The Expresskeys tab in the Functions section controls the functions which are assigned to the shortcut keys. Just like the pen buttons, there are a lot of functions to choose from, and I doubt anything is missing.
The “Show Express View” checkbox changes whether the Express View feature shows up on screen when holding your fingers on the buttons.
An issue here is that the Express View doesn’t properly show up on the monitor your pen is assigned to. It only shows up on the “main” monitor which your computer has assigned. If you’re not using your “main” monitor as your drawing screen, then the Express View will show up on the wrong screen.
If you want to disable function slots for the touch wheel, select the SKIP function instead of the Disabled function. That way, the wheel won’t toggle to the Disabled slots.
An odd issue here is that the function you assign to counter-clockwise will activate when you spin clockwise, and vice versa. I really wonder how Wacom never noticed this.
I honestly have no idea what this tab is for…
I think you can just ignore it honestly.
The On-Screen Controls tab in the Functions section controls the menus which you can have floating around on your screen. These are very helpful if you want to only use the shortcut keys and no keyboard.
You should look up how to use them if you find that the 8 shortcut keys and touch wheel are not enough for all your functions. The Radial Menu is especially useful.
The Touch Options tab in the Touch section controls the finger touch options such as pointer speed, scrolling speed, and double-tap time.
The Standard Gestures tab in the Touch section controls what gestures are enabled. If you have touch off, these options will be greyed out.
The My Gestures tab in the Touch section controls some gestures which are left available for you to customize.
The Wacom Desktop Center is your go to for everything related to your Wacom tablet. To open it, press the Windows key and search Wacom. It should be one of the search results.
In the My Devices section, you have the options to edit your tablet settings, find tutorials, and help for the tablet, and other info about your tablet.
In the Backup Settings section, you have the option to save all your Wacom settings either on your computer, or on the Wacom cloud. If you made a lot of changes to the defaults settings, you will most likely want to backup your settings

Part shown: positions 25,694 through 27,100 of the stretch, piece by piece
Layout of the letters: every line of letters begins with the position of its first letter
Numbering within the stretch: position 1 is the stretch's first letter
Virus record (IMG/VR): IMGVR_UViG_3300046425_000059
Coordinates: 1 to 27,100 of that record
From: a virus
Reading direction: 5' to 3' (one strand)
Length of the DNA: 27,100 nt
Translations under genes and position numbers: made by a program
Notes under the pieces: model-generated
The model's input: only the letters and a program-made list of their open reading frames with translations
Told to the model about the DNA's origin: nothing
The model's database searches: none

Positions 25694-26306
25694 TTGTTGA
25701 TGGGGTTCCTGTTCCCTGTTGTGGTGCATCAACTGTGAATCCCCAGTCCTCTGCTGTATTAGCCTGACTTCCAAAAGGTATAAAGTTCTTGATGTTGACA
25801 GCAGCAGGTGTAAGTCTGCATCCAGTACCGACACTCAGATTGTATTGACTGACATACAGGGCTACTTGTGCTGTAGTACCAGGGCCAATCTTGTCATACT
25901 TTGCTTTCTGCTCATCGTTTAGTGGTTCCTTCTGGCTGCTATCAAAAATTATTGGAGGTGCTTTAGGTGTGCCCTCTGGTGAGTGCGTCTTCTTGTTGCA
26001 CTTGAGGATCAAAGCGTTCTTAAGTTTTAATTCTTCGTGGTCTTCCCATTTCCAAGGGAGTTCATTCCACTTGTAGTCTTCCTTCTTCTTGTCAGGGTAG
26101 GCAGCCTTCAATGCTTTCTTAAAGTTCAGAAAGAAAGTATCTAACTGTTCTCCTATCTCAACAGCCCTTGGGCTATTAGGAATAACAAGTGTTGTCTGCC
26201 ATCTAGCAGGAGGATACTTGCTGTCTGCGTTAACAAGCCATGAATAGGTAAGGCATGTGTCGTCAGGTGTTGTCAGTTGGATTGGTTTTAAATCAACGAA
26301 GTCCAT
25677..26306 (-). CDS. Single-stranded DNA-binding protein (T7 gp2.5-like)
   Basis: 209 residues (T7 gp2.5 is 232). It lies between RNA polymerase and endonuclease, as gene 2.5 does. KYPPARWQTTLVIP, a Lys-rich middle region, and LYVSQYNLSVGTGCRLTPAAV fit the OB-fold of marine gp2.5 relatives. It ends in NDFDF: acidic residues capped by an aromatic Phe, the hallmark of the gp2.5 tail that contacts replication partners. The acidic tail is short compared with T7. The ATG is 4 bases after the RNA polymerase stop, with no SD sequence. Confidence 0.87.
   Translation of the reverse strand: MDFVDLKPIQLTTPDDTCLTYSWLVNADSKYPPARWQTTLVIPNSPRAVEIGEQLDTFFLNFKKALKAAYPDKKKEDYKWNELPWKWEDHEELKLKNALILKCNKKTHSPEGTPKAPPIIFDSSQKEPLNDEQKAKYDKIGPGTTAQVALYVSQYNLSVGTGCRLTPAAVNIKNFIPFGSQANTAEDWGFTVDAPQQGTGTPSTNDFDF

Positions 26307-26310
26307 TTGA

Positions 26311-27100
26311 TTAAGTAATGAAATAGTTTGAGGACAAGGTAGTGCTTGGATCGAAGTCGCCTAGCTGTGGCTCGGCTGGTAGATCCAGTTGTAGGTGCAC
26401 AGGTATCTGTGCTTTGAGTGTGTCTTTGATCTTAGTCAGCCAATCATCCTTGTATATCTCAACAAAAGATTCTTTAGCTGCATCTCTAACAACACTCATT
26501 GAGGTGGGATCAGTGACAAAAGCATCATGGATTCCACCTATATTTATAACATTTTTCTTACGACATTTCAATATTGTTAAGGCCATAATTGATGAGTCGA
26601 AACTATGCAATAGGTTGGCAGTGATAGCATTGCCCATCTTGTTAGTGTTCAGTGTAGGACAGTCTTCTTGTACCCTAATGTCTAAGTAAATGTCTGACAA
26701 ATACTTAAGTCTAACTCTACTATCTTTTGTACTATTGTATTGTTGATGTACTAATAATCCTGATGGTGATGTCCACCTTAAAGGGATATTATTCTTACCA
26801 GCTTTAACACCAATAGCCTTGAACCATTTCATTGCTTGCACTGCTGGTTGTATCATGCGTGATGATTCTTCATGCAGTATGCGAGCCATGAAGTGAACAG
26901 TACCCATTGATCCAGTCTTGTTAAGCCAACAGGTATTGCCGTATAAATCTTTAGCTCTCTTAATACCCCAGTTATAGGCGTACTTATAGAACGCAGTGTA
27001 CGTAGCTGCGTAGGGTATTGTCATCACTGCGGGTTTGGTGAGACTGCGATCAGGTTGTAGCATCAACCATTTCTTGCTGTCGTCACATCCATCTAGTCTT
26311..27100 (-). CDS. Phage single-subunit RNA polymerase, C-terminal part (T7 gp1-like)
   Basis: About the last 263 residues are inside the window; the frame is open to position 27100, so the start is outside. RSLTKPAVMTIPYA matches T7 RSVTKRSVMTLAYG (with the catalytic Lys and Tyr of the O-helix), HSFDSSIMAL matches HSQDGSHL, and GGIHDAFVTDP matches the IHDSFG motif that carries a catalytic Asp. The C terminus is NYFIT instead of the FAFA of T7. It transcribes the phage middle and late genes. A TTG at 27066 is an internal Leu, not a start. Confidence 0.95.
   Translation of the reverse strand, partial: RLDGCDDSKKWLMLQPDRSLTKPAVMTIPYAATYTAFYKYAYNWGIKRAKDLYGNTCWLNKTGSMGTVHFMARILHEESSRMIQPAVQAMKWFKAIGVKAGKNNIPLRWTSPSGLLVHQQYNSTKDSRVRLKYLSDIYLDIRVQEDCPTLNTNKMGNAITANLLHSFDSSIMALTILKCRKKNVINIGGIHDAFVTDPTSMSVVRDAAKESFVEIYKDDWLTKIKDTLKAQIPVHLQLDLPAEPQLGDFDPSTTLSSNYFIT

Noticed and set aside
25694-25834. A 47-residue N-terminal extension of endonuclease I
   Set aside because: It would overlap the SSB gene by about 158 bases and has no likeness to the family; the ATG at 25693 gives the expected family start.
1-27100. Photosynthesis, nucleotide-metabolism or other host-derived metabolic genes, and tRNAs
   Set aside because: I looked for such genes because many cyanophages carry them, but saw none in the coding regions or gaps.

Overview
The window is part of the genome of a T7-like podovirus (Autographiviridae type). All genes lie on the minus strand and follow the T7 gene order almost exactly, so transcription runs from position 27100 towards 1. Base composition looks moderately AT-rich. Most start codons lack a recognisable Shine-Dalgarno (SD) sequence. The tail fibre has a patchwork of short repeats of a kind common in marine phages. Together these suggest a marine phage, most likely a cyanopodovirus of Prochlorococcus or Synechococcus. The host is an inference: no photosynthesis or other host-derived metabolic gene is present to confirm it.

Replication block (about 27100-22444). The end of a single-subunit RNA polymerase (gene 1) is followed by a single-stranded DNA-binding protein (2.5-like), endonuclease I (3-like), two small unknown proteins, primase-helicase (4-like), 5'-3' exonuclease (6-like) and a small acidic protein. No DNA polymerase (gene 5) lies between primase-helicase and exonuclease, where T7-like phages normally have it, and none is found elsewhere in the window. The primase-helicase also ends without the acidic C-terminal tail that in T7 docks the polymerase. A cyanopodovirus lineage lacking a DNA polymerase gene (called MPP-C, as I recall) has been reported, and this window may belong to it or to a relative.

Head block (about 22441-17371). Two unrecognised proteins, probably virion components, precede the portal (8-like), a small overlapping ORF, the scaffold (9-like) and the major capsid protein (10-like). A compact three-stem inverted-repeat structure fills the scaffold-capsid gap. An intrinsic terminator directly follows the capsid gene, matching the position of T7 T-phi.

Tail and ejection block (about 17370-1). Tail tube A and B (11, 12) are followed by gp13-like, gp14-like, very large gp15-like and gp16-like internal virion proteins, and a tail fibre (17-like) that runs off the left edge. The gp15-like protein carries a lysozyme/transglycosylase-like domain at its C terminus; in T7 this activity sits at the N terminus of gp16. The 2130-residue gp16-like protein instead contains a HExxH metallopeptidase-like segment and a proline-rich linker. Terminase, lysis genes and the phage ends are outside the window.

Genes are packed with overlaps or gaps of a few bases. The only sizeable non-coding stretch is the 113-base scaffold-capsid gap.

In the Updates section, the Wacom Desktop Center will automatically check for driver updates, or firmware updates for your tablet(s). Automatic update checking is a feature that no tablet company aside from Wacom has, and it is very nice that you do not need to manually check the Wacom site for driver updates.
However! Never update your driver if your tablet is already working with the current driver! Wacom is notorious for releasing driver updates which break tablet functionality, so you are much better off sticking with the driver version you have until it stops working. If you ever update and your tablet stops working, go look up how to roll-back to a previous version.
Aside from those main sections, the Marketplace button opens a website for buying drawing applications, the Store button opens the Wacom store website, and the Support button opens the Wacom Customer Support page.
Overall, the Wacom drivers are the most customizable and user-friendly drivers I have seen. Everything is quite high quality as expected from their higher price point (although there are, of course, some small issues here and there as I highlighted).
These pen tests are all done with the same settings for both the canvas and the pens. These tests are only done in Clip Studio Paint as that is the only program where I totally understand how to remove all unwanted variables.
If you are worried about whether this tablet will work with your art program, don’t be afraid to contact support to ask them directly.
-The canvas will always be a 3000x3000px 300dpi page (the above test page is a 3000x6000px 300dpi page, so just two pages stuck together).
-The test pens are mostly all 100px linear pressure curve pens. Pen pressure for size and/or opacity is enabled based on the test.
-The slow ruler line test uses a 10px no pen pressure pen to clearly show wobble and jitter. I also use a 50px pen pressure enabled pen to see the visibility of wobble/jitter with pen pressure is enabled.
-The IAF (Initial Activation Force) test uses a 300px linear pressure pen to show the thinnest lines possible, as well as demonstrate the IAF of the tablet.
For my pen tests, I always start out with a few pen pressure scribbles to see if I can do some nice squiggly lines with increasing pen pressure. I also do some back and forth shading and some spirals with increasing pen pressure.
With the Wacom Intuos Pro, I have some troubles consistently getting the thinnest lines at the start of my scribbles. It was really hard getting my strokes to start with very thin lines and I often just ended up with a pretty thick blotch at the start instead.